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Technocrats  and Authoritarianism

It is important  in these days of constant calls to heed the advice of “experts” on the spread of the Coronavirus  to recall  the intimate historical links between the concept of technocracy and the practice of authoritarianism.

As soon as  the ideal of a truly representative democracy moved to the center of European and American life at the end of the 19th century, those slated to lose power under this new social order began touting the advent of a supreme modern wisdom, transcendent of disputes,  that would spare us all the inherent messiness and inefficiency of government by and for the people.

Interestingly, Spain played a key role in the development of this ideological current.

During the 1920s and 30s it took on a form known as “anti-parliamentarianism”, which held that only a clairvoyant class of military patriots, unencumbered by ideology, could save the country from the immobilism and corruption generated by party politics.

When, after World War II, the idea of social salvation by men in uniform had lost much of its earlier luster,  these efforts  to save  the people from themselves shifted  their focus from the military  to men of science, broadly understood.  The term technocrat  first came into wide usage in the late 1950s when Spanish dictator Francisco Franco entrusted the management of the his country’s economy to a group of thinkers from the ultra-right wing Catholic organization  Opus Dei.

These men, who would engineer shift from a policy of nativist protectionism to one much more centered on foreign investment  were many things.  But people without ideology they were not. But that did not prevent the regime, and its many new banker friends around the world from presenting them as exactly this.  And sadly many outside observers came to be believe it.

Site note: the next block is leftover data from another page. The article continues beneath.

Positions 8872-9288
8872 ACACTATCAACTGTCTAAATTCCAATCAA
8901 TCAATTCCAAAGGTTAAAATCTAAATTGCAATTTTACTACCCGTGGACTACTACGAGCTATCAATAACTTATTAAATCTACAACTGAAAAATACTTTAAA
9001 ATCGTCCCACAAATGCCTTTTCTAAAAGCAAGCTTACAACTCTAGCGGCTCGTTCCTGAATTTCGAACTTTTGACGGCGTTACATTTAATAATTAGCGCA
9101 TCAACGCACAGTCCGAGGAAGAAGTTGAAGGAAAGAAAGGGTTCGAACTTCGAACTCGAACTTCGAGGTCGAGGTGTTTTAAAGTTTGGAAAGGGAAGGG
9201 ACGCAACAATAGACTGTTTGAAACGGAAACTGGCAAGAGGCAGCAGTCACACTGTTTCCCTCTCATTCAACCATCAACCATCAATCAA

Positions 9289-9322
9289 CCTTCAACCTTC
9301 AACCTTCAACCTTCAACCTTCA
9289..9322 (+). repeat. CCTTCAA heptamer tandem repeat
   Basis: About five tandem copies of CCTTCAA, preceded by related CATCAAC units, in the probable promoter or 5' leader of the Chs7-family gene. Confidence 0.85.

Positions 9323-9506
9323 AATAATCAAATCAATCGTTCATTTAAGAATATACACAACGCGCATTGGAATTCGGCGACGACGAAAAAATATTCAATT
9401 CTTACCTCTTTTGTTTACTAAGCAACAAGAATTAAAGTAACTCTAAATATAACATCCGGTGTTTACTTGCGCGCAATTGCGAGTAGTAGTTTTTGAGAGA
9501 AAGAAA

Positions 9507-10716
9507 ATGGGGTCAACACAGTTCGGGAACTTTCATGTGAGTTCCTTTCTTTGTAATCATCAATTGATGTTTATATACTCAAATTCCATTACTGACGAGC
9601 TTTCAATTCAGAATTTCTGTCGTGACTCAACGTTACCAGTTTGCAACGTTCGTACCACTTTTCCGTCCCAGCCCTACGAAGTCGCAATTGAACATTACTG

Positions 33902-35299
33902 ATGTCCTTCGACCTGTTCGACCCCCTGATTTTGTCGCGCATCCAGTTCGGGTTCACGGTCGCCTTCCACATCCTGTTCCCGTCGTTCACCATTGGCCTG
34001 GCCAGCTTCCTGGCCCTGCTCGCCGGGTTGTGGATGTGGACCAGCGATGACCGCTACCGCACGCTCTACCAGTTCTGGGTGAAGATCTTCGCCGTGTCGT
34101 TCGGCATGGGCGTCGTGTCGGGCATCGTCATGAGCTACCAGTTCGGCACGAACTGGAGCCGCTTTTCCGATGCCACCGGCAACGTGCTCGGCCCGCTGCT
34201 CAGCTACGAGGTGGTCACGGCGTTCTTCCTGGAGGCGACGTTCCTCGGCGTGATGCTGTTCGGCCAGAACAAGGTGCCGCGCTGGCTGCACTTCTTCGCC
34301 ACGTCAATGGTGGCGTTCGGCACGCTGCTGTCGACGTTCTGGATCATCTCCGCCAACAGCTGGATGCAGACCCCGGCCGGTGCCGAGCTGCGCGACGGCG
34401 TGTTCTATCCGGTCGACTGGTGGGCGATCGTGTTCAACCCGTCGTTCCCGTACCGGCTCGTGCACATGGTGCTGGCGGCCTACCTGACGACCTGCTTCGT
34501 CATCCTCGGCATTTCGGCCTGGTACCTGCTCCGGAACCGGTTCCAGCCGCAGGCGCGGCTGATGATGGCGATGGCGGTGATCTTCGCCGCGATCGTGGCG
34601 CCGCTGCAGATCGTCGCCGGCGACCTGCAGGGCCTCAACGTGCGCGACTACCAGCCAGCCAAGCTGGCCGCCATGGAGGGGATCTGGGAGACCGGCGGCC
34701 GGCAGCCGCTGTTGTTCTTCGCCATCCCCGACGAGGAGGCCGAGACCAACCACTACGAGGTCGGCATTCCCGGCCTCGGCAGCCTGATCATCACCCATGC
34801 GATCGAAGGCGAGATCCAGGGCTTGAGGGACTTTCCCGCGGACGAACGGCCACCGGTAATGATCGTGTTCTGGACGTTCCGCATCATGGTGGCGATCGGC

The central conceit of technocratic thought was, and is,  that there exists in data-based, scientific knowledge a clarity, that if bottled and distributed correctly, will free us from all types of noisome and unproductive debate.

However, both the past and present proponents  of this wonderfully appealing construct tend to forget, a very important thing: that those who  collect data and interpret it are social beings, who are therefore also political beings,  and thus, by definition, non-objective in their selection and deployment of  “facts”.

This makes their  pose of being “above politics” perniciously dangerous for  society. Why? Because it  puts all of us in the position of having to implicitly accept their wisdom as neutral, and beyond retort, even as they actively inscribe it with all sorts of epistemological and ideological biases.

There is perhaps no more clear example of this than recent campaigns to free the internet from so-called  “fake news”  and supposed  efforts  to “incite violence”.

In regard to  the first goal mentioned here, it should be remembered that  truth, especially truth in socially-nested acts and political positions only ever exists in approximate form. Or to put it more simply, outside the world of basic affirmations of very concrete material realities, there is no such thing as 100%  “real news”.  Rather  there are a spectrum interpretive possibilities  regarding the verisimilitude of the claims being by various actors about this or that phenomenon.  In other words, serious getting to the bottom of things is always a relatively disordered and uncertain business that seldom results in unassailable conclusions.